In the end, I guess I prefer a “dumb” thermostat that just does what I tell it to do, has accurate temperature readings, has quick access to a Fan control, doesn’t connect to the Internet or download “updates,” and certainly works under emergency situations.

    To Nest’s credit: after complaining about the whole experience (I think they finally got sick of us calling and writing), they offered a full refund. We sent it back and are awaiting a full credit. Hopefully everything goes well.

    I had high hopes but I absolutely cannot recommend this product to anyone. The Nest is no where near ready for primetime.

    1. Thanks for the detailed and thoughtful comment M.Jackson. I’m sure that it will be helpful to others. I definitely have not gotten rid of our old thermostats in case something bad goes wrong. Sad that we should need to worry about it.

  11. I have three just-arrived unopened Nests that I will be returning. The fact is that a thermostat is a piece of process control equipment. It needs to have way more consistency and reliability than Nest currently has. I truly wish the guys at Nest the best of luck in improving the product, but I don’t have the intestinal fortitude to worry about whether my pipes are freezing because I can’t reboot three devices that are more than 100 miles away. I guess the final straw for me was reading about the server disconnects of last weekend, followed by what looks to me like a major hardware layout flaw: apparent inter-heating between a charging battery and the thermal sensor, causing the Nest’s accuracy to be seriously compromised.

  12. New software was pushed out today 1.1.3. Did anyone have any problems with it? Shortly after the update, my unit completely wiped out all accumulated data from over a month. Schedule, away temp, zip code, heat type, all gone. I had to do setup all again like right out of the new and unused box.
    I too had problems after 1.1.2 was pushed out. I lost WiFi connectivity for 5+ hours, came home and my Nest said it is going to shut down due to drained battery. It shut the entire heating system for ~0.5 hr. Then the heat started to work but battery would take 4+ hours to charge enough to support WiFi.
    I’ve been following this blog for a while but I did not have any issues described here until 1.1.2 was pushed out. Temperature accuracy is good, the unit learned my schedule in 2 weeks and arrived at the same schedule that my old stat had. I was impressed. Then I tweaked the schedule a little so it can start heating 15 min before I wake up in the morning. After two days, all morning setpoints were deleted and I was waking up to cold house, then some of my evening setpoints disappeared too. Then I paused the learning feature. I found myself babysitting this thing for a month+. Although a nice experiment, I do not have time for this. Do yourself a favor, disable the learning feature, program it in 5 minutes, and be done.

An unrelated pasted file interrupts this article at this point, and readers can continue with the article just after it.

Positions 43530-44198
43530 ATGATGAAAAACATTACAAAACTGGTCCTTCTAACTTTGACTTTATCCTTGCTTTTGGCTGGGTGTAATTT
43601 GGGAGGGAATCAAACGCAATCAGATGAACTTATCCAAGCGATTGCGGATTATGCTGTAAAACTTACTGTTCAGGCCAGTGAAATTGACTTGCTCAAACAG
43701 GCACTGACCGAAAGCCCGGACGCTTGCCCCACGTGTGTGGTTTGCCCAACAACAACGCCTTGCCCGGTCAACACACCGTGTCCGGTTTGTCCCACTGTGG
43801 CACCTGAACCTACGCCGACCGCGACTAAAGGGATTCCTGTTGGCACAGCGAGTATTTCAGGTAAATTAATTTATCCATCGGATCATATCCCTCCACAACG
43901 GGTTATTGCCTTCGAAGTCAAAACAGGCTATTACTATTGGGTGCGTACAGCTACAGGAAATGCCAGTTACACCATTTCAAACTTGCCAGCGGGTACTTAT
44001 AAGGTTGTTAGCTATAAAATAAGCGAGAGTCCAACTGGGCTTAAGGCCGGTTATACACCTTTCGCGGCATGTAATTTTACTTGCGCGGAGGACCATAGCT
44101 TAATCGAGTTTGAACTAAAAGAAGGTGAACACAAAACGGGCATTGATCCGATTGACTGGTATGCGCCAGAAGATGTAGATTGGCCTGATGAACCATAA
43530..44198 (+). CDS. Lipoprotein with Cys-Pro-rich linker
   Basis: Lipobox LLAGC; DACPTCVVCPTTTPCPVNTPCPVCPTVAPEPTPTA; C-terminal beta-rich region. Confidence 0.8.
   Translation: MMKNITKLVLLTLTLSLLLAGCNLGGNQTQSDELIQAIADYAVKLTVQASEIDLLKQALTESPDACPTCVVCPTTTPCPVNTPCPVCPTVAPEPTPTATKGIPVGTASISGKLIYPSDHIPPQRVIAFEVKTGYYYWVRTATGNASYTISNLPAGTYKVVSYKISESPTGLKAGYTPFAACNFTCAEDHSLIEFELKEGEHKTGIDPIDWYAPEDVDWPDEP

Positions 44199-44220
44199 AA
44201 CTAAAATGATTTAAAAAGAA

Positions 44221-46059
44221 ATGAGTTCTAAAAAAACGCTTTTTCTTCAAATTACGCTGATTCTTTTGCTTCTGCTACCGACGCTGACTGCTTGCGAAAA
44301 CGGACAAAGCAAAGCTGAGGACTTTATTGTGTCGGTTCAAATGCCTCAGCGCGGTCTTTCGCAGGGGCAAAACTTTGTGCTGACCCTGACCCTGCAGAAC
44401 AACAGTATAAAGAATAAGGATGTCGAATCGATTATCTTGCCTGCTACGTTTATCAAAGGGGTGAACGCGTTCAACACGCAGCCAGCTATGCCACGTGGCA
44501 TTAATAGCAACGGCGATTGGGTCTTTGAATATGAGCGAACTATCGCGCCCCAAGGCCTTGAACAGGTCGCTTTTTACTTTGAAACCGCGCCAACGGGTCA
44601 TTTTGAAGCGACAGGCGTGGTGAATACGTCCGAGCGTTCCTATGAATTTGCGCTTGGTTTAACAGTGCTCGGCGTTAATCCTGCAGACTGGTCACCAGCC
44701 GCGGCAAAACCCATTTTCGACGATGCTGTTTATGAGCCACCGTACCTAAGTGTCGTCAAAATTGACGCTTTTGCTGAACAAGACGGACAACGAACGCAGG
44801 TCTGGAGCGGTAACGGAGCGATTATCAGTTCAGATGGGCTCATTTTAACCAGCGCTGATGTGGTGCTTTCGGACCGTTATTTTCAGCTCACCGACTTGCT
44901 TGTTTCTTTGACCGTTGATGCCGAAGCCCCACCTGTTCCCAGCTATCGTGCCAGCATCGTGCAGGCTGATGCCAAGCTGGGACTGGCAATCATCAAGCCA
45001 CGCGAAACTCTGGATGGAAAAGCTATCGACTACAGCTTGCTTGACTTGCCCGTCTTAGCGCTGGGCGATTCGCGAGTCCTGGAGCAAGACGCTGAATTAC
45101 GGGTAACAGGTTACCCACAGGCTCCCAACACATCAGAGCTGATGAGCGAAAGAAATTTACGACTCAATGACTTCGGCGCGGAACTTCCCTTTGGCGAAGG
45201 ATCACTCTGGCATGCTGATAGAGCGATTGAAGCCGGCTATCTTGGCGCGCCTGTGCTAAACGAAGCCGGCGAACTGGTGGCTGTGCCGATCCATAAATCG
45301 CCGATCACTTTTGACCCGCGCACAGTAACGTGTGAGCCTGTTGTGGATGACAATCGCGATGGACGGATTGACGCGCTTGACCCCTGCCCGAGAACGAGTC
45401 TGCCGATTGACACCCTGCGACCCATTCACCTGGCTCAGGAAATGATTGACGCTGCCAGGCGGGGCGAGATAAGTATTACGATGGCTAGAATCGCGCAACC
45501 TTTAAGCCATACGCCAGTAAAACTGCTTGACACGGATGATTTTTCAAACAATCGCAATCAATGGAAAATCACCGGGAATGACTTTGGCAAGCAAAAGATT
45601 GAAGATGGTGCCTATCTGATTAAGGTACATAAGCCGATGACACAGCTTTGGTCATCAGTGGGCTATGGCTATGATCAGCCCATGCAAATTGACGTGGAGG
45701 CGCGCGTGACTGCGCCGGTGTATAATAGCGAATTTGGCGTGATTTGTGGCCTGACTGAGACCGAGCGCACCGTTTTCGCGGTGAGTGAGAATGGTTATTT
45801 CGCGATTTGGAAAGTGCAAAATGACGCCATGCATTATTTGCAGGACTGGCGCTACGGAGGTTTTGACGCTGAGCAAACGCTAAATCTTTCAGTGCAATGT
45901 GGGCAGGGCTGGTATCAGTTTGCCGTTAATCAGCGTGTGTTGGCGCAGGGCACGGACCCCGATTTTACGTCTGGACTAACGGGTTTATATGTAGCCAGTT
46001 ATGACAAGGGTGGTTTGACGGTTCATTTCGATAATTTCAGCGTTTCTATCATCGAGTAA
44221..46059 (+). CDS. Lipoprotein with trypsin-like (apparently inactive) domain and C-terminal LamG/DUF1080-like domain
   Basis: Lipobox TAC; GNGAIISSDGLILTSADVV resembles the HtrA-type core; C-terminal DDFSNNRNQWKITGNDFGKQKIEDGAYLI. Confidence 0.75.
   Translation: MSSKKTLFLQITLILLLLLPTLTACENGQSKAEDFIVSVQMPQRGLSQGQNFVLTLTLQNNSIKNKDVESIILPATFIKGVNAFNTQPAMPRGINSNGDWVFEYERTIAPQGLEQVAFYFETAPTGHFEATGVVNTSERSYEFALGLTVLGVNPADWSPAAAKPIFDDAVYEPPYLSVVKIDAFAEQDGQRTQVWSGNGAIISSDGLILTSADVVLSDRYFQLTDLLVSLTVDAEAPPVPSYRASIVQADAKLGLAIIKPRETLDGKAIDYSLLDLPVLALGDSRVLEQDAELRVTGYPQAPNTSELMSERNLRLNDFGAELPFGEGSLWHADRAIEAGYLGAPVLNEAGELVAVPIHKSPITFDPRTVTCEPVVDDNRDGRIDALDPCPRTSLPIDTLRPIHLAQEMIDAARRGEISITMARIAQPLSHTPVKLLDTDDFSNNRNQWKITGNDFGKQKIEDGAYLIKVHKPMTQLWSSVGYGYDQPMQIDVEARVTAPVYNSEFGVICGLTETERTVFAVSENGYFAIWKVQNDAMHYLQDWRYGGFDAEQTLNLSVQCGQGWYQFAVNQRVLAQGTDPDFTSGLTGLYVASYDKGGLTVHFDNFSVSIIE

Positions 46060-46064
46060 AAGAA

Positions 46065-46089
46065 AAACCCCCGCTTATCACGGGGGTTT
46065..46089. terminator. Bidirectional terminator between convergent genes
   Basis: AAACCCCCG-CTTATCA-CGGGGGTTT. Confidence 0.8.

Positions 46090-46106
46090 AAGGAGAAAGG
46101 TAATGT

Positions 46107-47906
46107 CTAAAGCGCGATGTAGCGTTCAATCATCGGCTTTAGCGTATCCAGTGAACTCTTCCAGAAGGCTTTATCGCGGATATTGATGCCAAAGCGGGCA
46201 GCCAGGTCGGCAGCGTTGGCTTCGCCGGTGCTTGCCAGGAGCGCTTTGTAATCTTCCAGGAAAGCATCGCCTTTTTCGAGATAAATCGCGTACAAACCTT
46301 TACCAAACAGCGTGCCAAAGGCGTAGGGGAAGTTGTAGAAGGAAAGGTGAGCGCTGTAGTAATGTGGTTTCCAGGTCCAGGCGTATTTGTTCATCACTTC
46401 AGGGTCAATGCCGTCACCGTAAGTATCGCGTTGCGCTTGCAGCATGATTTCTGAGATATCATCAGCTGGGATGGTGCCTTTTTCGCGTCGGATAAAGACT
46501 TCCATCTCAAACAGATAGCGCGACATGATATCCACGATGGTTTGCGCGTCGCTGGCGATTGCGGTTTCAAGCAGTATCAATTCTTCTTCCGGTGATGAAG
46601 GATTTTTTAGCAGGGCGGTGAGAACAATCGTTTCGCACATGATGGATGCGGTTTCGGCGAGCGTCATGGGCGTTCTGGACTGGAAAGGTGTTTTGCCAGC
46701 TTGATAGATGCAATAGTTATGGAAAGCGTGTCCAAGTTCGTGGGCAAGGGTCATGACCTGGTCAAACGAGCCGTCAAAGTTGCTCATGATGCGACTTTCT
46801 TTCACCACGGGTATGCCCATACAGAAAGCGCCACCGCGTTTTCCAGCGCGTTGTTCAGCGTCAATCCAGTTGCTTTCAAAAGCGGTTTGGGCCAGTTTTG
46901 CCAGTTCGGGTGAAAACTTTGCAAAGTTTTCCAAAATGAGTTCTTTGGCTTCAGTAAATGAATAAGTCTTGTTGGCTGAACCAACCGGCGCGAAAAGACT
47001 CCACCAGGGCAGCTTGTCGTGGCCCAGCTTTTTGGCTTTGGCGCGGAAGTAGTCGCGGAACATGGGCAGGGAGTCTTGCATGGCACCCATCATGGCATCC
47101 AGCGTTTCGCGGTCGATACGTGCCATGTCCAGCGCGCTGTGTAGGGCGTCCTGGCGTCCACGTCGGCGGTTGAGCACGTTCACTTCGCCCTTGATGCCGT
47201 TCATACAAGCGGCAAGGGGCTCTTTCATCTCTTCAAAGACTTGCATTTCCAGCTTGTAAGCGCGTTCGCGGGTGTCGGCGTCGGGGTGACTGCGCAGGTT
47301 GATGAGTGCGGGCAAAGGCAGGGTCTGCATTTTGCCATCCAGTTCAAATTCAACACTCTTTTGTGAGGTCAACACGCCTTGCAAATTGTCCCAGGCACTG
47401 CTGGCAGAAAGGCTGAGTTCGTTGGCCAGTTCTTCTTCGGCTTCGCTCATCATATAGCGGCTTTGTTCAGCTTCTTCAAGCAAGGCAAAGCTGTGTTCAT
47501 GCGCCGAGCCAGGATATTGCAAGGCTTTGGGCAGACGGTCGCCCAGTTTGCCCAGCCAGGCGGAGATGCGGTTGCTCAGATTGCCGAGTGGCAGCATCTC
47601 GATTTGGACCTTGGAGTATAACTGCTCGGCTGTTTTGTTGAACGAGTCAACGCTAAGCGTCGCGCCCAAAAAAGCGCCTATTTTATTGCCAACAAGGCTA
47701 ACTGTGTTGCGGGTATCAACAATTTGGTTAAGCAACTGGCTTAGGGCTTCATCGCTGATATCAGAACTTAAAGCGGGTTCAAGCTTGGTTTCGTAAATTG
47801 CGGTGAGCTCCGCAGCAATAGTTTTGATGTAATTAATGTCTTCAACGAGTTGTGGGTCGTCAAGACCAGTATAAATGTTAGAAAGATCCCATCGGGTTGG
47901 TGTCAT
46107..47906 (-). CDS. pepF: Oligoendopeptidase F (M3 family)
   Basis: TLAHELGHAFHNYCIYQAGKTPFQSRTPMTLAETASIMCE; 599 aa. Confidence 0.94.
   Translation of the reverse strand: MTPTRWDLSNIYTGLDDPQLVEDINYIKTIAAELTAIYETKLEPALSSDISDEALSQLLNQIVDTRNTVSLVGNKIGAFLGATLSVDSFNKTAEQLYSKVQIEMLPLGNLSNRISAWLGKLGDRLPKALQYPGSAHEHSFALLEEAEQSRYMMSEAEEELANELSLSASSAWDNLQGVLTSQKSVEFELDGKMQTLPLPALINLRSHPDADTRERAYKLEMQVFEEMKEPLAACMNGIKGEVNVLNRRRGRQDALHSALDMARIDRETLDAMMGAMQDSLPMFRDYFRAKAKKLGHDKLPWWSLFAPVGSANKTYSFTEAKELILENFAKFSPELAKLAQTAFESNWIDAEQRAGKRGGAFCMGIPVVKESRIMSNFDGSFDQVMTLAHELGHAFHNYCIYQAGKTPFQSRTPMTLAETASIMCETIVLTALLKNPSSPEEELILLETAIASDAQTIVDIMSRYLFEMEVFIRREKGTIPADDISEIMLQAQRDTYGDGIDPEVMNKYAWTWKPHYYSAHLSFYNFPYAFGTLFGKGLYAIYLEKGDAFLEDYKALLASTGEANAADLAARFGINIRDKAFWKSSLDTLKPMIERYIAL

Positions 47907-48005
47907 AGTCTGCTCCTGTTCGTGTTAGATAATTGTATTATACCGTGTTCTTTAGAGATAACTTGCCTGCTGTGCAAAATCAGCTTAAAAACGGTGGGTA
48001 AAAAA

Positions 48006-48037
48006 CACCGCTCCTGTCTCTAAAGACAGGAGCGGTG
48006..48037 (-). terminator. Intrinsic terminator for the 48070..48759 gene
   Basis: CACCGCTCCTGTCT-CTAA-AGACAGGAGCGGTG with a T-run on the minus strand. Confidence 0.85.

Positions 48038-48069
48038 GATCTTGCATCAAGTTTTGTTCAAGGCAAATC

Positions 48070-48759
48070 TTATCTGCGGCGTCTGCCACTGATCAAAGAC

But recent software update troubles left me seriously concerned. I’m just after the 1 month return period and for the most part I was satisfied up until 1.1.2 was pushed out. What would happen if I was traveling thousand of miles from home? My pipes would be frozen solid (radiant heat, forced hot water). In fact, I bought it for the very reason so I can monitor my house temperature via WiFi while I’m away on ski trips many days at a time across the country. This kind of reliability is just not acceptable. Thermostat is a simple control unit and should be dead reliable and the last thing on you mind. It completely defeats the purpose for remote control if the unit cannot be trusted.
    I called a tech support and described all above. Tech support guy was apologetic and concerned and escalated the call. They will be reviewing my data logs and are supposed to call me back with some info on my unit. I also asked them to document my request for software enhancement that a user should be physically present for software update to take place to avoid problems and potentially disastrous expensive consequences if the automatic update disables your unit in your absence. This could be done by requiring an OK on the unit itself, or via motion sensor. I will write back with the resolution. If this keeps up like this, I will insist on returning it.
    Welcome to early adopter’s pains….

    1. @Vlad — thanks for the heads up and I (we all) look forward to hearing what Nest has to say. Feel free to post your pains on as well. I too see that at least one of my thermostats has display version 1.1.3. I haven’t noticed any problems other than the “Away” mode telling me it had saved us money even though we were home. :-(

  13. Update 1.1.3 put my Nest into a continuous cycling mode. I called support, they sent me to a link to the file and I manually updated it through my computer, to no avail. After it completes it’s start up cycle I have a screen with rotating dots at the bottom indicating that it’s trying to update the software or something…hung in an endless loop. Regarding M.Jackson’s post, there is a way to start the furnace in my home by touching the RH and W1 wires together (using an insulated needle nose pliers), so thankfully I have heat now after spending a cool night in Nevada. Prior to the 1.1.3 update I had absolutely no problems with this device other than logging off the internet once in awhile. Nest is overnighting me a new thermostat.